The prices for some common Immigration services

No Official Dues Amount
Passport
1 Passport with 48 pages for Indonesian citizen Rp. 300.000
2 E-Passport with 48 pages for Indonesian citizen Rp. 600.000
3 Passport with 24 pages for Indonesian citizen Rp. 100.000
4 E-Passport with 24 pages for Indonesian citizen Rp. 350.000
Visas
5 Visit Visa USD 50.00
6 Multiple Visit Visa (per year) USD 110.000
7 Visa On Arrival USD 35.00
8 Limited Stay Visa for 6 months USD 55.00
9 Limited Stay Visa for 1 year USD 105.00
10 Limited Stay Visa for 2 years USD 180.00
11 Limited Stay Visa on Arrival for 30 days Rp. 700.000
12 Telex Approval Visa to Indonesian Embassy abroad Rp. 100.000
13 Visit Visa on arrival extension Rp. 300.000
14 Visit Visa single entry   Extension Rp. 300.000
Stay- and travel permits
15 New and Extension KITAS for 6 months Rp. 650.000
16 New and Extension KITAS for 1 year Rp. 1.000.000
17 New and Extension KITAP for 5 years Rp. 3.700.000
18 KITAP Extension with Unlimited period Rp. 10.000.000
19 E-KITAP Extension with Unlimited period Rp. 10.200.000
20 Re-Entry Permit for 6 months Rp. 600.000
21 Re-Entry Permit for 1 year Rp. 1.000.000
22 Re-Entry Permit for 2 years Rp. 1.750.000
23 Overstay fine Rp. 300.000 per day

Note: these prices only occur when the expat / sponsor does everything himself.

For most expats these prices seem too good to be true, but they are. Therefore, one can save millions of rupiahs by indeed not using an agent. However, more than often the proverb ‘penny wise and pound foolish’ has proved to be correct. Don’t let these prices blind you and make you do it your own, if you have no experience dealing with formalities. However, if you are patient, adventurous and consistent, give it a go.

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No big changes in daily practice in the handling of the application!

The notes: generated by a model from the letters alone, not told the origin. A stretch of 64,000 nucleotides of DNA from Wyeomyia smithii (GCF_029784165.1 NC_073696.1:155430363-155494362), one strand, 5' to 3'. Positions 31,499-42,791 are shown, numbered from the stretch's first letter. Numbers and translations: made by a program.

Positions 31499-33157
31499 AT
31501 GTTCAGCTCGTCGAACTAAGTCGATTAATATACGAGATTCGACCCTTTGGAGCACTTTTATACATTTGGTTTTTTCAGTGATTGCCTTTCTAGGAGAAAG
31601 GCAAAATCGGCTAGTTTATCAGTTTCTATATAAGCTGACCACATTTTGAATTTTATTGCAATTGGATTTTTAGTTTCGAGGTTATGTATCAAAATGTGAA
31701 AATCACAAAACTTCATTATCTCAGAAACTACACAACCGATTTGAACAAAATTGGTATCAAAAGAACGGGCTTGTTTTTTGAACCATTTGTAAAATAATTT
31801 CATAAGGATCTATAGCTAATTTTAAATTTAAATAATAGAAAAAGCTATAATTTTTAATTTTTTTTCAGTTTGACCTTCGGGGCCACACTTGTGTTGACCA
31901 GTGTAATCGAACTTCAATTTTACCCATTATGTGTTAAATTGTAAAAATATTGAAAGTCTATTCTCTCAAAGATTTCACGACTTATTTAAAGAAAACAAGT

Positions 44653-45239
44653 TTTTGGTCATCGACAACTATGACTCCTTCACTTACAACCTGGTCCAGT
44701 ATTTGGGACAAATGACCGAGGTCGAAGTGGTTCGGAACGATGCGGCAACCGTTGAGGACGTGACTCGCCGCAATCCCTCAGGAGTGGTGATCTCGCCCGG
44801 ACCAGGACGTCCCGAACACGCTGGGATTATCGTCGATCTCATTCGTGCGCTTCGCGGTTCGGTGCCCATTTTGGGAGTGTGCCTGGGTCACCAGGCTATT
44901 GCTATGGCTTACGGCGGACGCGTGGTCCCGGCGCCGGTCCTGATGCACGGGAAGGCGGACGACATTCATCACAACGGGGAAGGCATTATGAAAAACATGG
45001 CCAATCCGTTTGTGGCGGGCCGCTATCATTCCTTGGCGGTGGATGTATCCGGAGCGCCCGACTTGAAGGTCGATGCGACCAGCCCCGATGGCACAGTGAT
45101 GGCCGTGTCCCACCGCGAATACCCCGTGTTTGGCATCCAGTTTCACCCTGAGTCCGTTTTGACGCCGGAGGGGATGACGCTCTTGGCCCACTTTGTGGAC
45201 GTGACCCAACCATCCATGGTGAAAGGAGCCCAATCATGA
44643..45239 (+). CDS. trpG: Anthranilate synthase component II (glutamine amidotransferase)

Does the new law mean that you or your sponsor must do it all yourselves now? Is your agent useless? Can you kiss him goodbye? The answer to these questions is no! Most expats will still need/want the agent. Simply, because the processes for the visa and/or stay permit application don’t change. Getting your stay permit is not just the visit to an Immigration office. It has many more steps and needs an accurate preparation.

A complete Kitas/Kitap process – in most cases – includes the IMTA (work permit), the actual stay permit, the travel permit and the civil registrations. And where companies are involved, also the periodically renewable company documents. Obtaining these underlying documents, is actually the real problem for most expats. Most agents therefore assist the expat and the sponsor all the way and proof their expertise and value right there.

Again, it must be said and we repeat; you can do it all yourself if you are also accurate or even meticulous, because if you are not ………

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Incomplete applications, inaccurate uploading, wrong documents attached, passed validity dates, unaccepted passport, missing legalizations and more all lead to ……………….

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Below an overview of the journey to a legally safe and sound stay in Indonesia. Prepare yourself for a long battle or indulge yourself with an agent, relax and let him handle it all and only come to the respective government departments when you are called for.

The long path to a legally safe and sound stay in remarkable Indonesia

This overview shows all steps needed for an expat who has to go all the way from setting up a business, obtaining the work- and stay permit to the civil registrations. Whatever process, this overview covers most documents needed and steps to be taken and the government departments one needs to visit.

If one needs to set up a company

  1. Draft the purpose or goal of the company
  2. Discuss the availability of funds (minimum paid up capital USD.250,000.-for a PMA and IDR.1.000.000.000,-, for a PMDN if the company wants to hire expats)
  3. Discuss the negative list, that restrict ownership of shares for certain businesses fields when foreign direct investment is involved (PMA company)
  4. Get the approval of name by Ministry of Justice
  5. Collect passport and CV etc. of Shareholders